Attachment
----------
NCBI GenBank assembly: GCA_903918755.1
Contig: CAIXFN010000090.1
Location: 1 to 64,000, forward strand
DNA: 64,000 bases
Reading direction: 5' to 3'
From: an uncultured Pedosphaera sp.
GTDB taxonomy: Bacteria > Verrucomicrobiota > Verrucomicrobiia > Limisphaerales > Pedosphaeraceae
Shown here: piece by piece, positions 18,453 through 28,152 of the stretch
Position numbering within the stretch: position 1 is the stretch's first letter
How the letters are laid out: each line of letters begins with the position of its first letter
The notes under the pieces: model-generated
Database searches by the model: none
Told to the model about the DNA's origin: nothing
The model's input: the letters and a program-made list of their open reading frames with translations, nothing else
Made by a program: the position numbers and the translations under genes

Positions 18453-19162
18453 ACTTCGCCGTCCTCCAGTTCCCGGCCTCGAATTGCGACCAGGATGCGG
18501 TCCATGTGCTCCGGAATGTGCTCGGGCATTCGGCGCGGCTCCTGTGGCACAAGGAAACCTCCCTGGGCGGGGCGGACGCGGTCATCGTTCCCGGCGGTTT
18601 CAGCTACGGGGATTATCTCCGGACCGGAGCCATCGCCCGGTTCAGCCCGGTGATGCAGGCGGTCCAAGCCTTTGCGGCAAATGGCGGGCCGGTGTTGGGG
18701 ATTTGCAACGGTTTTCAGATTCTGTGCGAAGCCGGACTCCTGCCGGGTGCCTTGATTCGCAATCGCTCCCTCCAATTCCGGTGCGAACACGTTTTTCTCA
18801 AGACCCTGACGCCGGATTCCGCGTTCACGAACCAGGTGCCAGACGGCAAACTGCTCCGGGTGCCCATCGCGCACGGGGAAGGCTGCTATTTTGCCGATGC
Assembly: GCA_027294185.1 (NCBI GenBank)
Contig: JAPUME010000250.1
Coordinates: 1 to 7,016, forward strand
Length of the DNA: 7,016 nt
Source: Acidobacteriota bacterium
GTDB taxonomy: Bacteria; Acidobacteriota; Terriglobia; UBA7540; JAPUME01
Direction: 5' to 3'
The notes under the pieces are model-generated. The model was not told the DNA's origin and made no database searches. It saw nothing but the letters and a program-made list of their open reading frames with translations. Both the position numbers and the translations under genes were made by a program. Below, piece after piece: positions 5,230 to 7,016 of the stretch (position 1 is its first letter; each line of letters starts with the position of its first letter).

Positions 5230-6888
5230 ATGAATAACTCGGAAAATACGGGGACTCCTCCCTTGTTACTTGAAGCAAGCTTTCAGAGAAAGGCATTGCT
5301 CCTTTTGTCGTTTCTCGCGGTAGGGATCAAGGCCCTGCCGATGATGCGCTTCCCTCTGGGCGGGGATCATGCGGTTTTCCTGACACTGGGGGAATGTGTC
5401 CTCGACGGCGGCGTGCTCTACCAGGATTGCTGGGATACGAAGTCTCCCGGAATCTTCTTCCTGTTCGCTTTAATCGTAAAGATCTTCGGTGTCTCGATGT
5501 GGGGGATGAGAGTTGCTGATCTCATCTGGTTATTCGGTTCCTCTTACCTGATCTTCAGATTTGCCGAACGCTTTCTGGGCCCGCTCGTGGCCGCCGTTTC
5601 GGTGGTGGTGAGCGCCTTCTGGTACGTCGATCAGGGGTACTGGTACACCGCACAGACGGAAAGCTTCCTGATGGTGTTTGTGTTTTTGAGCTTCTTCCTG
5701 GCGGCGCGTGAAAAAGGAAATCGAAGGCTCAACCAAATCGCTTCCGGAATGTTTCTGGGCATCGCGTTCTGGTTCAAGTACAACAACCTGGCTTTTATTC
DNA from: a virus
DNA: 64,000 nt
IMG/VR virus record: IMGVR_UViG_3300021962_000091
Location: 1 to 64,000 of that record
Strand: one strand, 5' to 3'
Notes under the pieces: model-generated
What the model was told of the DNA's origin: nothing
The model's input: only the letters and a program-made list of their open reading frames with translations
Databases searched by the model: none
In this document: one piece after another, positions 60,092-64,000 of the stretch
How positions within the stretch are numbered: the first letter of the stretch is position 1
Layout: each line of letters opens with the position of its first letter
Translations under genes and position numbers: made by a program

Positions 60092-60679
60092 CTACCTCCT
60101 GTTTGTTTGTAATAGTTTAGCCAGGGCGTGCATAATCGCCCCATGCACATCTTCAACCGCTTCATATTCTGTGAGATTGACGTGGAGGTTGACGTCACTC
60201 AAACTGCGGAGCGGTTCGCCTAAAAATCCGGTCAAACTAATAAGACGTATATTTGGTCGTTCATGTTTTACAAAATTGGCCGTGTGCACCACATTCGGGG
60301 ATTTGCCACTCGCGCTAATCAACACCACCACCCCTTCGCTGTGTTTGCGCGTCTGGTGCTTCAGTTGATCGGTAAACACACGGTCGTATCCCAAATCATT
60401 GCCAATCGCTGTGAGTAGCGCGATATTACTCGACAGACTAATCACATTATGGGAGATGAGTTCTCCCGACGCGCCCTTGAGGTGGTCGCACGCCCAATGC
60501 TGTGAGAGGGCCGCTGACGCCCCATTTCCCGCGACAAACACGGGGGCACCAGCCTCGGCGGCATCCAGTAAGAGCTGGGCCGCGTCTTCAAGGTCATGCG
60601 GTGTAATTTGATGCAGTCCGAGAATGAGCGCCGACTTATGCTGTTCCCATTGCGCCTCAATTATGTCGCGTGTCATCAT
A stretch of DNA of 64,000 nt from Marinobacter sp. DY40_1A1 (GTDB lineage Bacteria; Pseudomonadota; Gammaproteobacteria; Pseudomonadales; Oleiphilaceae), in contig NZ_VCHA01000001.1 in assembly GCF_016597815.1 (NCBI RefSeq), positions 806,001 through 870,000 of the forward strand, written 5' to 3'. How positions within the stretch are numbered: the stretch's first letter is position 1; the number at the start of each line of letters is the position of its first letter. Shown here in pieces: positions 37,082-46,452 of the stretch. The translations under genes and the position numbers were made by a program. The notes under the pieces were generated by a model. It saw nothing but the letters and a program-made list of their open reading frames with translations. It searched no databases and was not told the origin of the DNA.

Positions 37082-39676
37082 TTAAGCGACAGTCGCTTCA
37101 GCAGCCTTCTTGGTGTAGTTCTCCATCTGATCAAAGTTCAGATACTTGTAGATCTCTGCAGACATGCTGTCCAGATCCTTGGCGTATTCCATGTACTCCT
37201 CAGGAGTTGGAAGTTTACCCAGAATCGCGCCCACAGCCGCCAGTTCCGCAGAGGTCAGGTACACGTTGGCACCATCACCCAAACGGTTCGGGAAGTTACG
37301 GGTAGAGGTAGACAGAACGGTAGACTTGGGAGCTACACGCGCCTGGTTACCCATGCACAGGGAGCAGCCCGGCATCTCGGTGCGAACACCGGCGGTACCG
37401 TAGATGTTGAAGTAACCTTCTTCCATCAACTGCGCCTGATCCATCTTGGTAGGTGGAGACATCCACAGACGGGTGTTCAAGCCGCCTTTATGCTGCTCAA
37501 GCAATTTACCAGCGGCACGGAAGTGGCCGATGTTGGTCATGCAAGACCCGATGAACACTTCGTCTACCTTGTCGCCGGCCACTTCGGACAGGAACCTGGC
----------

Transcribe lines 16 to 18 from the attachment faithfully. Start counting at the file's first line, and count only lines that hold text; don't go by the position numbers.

Positions 18453-19162
18453 ACTTCGCCGTCCTCCAGTTCCCGGCCTCGAATTGCGACCAGGATGCGG
18501 TCCATGTGCTCCGGAATGTGCTCGGGCATTCGGCGCGGCTCCTGTGGCACAAGGAAACCTCCCTGGGCGGGGCGGACGCGGTCATCGTTCCCGGCGGTTT